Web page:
Our solution at work is to bring our displays as close to perfect as we can and then never change calibrations. We don't expect quicklook or preview to be adequate for color work although I haven't witnessed them being off substantially across any of the versions of macOS we have in production for color work (10.12 and up).

As close to perfect means for us:

  • 5 or so models of displays only. Eizo and NEC predominate (Apple's displays have surpassed these vendors in many cases, but we're a bit old school for what color work we do that's billable / commercial.)
  • Don't expect color matching for 30 minutes until things have warmed up.
  • Calibrate each day (after the warm up period) and have spare hardware ready when we can only reach calibration target by lowering luminosity. You'll know how much each display drifts and can back of as you feel meets your needs. New hardware and stable environments - once a week might be sufficient for the 3 to 18 month sweet spot for new gear that's not yet starting to age.
  • control ambient lighting - the rooms where we need color are dim and matte.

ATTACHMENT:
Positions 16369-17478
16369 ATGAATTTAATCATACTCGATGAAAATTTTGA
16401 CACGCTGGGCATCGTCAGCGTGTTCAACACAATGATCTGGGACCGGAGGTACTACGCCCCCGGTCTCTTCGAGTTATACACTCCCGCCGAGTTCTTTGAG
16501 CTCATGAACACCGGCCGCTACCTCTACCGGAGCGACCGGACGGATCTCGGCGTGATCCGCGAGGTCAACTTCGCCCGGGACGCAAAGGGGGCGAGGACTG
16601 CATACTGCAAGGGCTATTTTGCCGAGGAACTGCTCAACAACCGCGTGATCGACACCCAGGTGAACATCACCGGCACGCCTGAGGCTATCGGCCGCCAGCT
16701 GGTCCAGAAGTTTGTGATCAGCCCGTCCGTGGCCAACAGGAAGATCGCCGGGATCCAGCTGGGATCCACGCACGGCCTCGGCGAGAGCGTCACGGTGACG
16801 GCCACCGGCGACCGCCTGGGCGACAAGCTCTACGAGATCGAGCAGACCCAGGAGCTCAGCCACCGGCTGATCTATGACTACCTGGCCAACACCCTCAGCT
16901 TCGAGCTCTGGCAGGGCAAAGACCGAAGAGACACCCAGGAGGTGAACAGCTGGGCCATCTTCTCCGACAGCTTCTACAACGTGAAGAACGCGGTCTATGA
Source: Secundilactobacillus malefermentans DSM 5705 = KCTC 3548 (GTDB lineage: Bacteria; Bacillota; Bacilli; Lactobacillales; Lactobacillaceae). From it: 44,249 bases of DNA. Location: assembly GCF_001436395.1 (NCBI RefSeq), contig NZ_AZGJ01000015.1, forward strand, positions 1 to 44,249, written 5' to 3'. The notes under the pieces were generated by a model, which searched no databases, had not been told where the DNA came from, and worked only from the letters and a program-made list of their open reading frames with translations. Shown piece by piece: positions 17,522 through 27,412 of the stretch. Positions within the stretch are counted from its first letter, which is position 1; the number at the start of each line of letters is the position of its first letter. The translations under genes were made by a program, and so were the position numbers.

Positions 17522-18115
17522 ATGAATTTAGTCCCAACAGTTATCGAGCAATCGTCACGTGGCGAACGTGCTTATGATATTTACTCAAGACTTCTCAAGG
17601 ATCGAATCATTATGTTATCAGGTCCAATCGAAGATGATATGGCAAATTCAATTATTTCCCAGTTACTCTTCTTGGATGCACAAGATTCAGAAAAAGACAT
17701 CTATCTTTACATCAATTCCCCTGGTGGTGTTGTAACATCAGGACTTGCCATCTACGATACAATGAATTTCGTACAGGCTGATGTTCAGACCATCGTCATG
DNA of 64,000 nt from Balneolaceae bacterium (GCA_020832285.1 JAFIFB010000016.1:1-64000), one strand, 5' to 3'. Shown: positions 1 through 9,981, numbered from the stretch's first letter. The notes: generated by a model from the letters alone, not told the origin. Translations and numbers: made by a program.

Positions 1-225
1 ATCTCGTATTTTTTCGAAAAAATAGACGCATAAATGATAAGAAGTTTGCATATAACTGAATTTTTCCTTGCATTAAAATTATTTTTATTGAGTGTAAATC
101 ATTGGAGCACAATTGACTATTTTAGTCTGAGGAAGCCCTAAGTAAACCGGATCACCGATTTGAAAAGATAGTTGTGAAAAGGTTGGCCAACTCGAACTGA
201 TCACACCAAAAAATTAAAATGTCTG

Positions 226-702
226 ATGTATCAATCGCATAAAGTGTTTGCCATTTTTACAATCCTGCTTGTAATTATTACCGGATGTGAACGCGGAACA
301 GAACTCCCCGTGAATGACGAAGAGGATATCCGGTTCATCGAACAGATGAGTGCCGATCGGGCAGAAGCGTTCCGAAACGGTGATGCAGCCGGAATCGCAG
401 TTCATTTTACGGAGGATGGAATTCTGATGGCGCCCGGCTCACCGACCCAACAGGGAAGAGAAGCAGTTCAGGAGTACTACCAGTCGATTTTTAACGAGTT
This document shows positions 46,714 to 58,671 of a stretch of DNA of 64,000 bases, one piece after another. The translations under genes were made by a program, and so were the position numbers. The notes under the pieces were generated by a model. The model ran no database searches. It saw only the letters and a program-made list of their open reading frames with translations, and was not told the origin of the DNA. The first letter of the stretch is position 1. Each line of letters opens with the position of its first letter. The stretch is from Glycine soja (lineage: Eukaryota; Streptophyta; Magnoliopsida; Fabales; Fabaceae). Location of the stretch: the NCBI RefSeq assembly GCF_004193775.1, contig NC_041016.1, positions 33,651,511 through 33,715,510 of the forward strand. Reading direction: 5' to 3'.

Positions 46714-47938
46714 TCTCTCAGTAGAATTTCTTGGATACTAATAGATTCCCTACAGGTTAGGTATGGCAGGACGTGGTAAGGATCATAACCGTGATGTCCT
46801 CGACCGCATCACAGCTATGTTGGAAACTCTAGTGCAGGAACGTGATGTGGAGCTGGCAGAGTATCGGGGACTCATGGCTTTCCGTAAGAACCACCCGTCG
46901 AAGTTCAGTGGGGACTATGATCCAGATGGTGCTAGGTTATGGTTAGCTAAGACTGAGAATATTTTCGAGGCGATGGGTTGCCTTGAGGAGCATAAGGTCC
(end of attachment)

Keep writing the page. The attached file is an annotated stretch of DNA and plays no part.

• This is the key item to control in my experience - proper lighting makes up for all sorts of sins / omissions / lack of perfection with your gear if your eyes are ready for peak performance. Also key is operator experience. Knowing when you're on and when you're off makes up for all this gear. Some operators can nail color on an iPad Pro and a dark coat / blanket anywhere in the world. They will know when they have it and when they don't and need all of the above to be sure.
  • have calibrated color booths and representative sample chips readily close to validate what we're seeing digitally lines up with the calibrators and software
  • pay to calibrate and test your instruments you use to measure color so your kit can get closer than the margin of error you expect

Now - not everyone needs to nail color and the above isn't what I did when I worked in the medical imaging business, but since you did so much work on your bug report and research, I wanted to outline publicly one option for solving this once and for all without needing Apple to do anything. Controlling the things you can control lets us do color work, and you might be able to change your setup to achieve your goals as well without needing to do all of the above.